Sweet Lies

2 09 2012

“Experience of danger does not derail the experience of life,” says the mother to her son. Soft brown eyes like her deceased husband’s look up at her with absolute affection and need—obsolete of understanding.

At one, Johnny is curious and light. She with the pilled turtleneck gazes ahead at the morning light pouring onto the kitchen table. Tomorrow when Johnny understands, light will run from them–for they are contagious. Cast from a caste on India’s Southern Coast without a father, mother and son arrive in sunny humid South Carolina. Krispy Cream donuts can only hide the stickiness of truth.

After Johnny is fed, she hums—filling the shadows under the table with vibrations—trying to push the universe’s light out of her world. Where will they go today? Hours of horrific excess creep into her consciousness. Yesterday or maybe it was two months ago, she and Johnny (well really she—adding another’s name to the story prevents her from living too much in the reality of her loneliness) bought this plantation with her husband’s last winnings. If only winnings had wings. If only those winnings had flown Dejajeen to them. But gambling does not provide one with such a mystical high—just a temporary delusion of possible grandeur. And then one falls hard. Concrete. Blood. The bet is over. A messenger shared the news and mother and child fled from a family of chaos and addiction to a place without depth or darkness.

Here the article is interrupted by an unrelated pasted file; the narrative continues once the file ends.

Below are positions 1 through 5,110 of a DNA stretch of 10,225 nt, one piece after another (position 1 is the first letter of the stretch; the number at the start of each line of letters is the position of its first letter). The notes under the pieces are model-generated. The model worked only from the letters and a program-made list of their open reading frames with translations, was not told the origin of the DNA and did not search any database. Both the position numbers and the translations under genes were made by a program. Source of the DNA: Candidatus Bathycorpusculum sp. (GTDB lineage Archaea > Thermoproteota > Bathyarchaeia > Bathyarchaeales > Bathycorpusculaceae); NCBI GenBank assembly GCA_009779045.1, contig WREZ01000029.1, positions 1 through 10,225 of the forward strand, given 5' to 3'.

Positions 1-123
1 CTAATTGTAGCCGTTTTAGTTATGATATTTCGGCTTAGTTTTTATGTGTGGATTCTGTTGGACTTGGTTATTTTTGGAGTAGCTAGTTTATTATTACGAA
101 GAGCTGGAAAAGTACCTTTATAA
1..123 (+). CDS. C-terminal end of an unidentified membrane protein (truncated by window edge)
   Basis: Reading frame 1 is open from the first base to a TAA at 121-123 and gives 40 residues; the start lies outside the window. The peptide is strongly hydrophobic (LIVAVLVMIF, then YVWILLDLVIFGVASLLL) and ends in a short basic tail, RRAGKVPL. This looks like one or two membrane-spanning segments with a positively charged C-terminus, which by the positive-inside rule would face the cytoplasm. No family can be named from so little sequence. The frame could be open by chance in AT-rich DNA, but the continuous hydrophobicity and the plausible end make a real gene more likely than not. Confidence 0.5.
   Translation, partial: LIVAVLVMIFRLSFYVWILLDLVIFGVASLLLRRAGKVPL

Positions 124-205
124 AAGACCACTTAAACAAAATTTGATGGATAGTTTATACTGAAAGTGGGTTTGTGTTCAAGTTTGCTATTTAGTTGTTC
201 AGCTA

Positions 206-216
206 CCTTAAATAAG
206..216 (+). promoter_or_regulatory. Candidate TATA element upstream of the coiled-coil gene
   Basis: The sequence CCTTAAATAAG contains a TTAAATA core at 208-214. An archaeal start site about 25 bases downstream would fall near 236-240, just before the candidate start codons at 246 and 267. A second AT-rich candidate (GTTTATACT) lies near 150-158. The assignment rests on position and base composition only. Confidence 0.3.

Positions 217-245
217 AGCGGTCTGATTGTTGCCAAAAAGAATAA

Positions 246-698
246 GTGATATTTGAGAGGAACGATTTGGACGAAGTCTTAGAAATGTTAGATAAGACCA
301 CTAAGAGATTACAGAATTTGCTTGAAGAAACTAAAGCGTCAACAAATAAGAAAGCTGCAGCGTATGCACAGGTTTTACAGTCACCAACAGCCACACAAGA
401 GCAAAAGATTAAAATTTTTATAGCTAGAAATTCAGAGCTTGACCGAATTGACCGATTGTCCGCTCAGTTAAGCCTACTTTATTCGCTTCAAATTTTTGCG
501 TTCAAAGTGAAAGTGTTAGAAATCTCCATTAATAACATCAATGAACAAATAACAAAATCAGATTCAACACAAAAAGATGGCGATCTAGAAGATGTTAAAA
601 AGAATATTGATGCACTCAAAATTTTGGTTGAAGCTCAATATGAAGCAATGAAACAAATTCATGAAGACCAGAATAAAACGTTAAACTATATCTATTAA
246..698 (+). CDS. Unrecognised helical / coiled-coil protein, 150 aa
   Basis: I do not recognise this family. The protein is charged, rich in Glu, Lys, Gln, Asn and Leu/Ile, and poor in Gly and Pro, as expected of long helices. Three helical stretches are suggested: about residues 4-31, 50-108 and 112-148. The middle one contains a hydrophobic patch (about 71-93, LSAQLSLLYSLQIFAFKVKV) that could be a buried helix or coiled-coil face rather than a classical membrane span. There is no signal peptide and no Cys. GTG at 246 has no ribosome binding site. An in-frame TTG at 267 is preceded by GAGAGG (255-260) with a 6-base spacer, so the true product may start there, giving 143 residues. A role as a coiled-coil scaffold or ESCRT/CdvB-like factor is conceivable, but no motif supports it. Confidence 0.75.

To explain her story to the neighbors would be difficult; but perhaps it would be best to practice on them before she must share with her son? Nevermind. Krispy Cream awaits. Stainless steel, glass, and sugar. The donut shop on 2nd street provides the mother with anonymity and helps her dismiss the need for purpose. If the customer in front of her can easily order a glazed donut, so can she.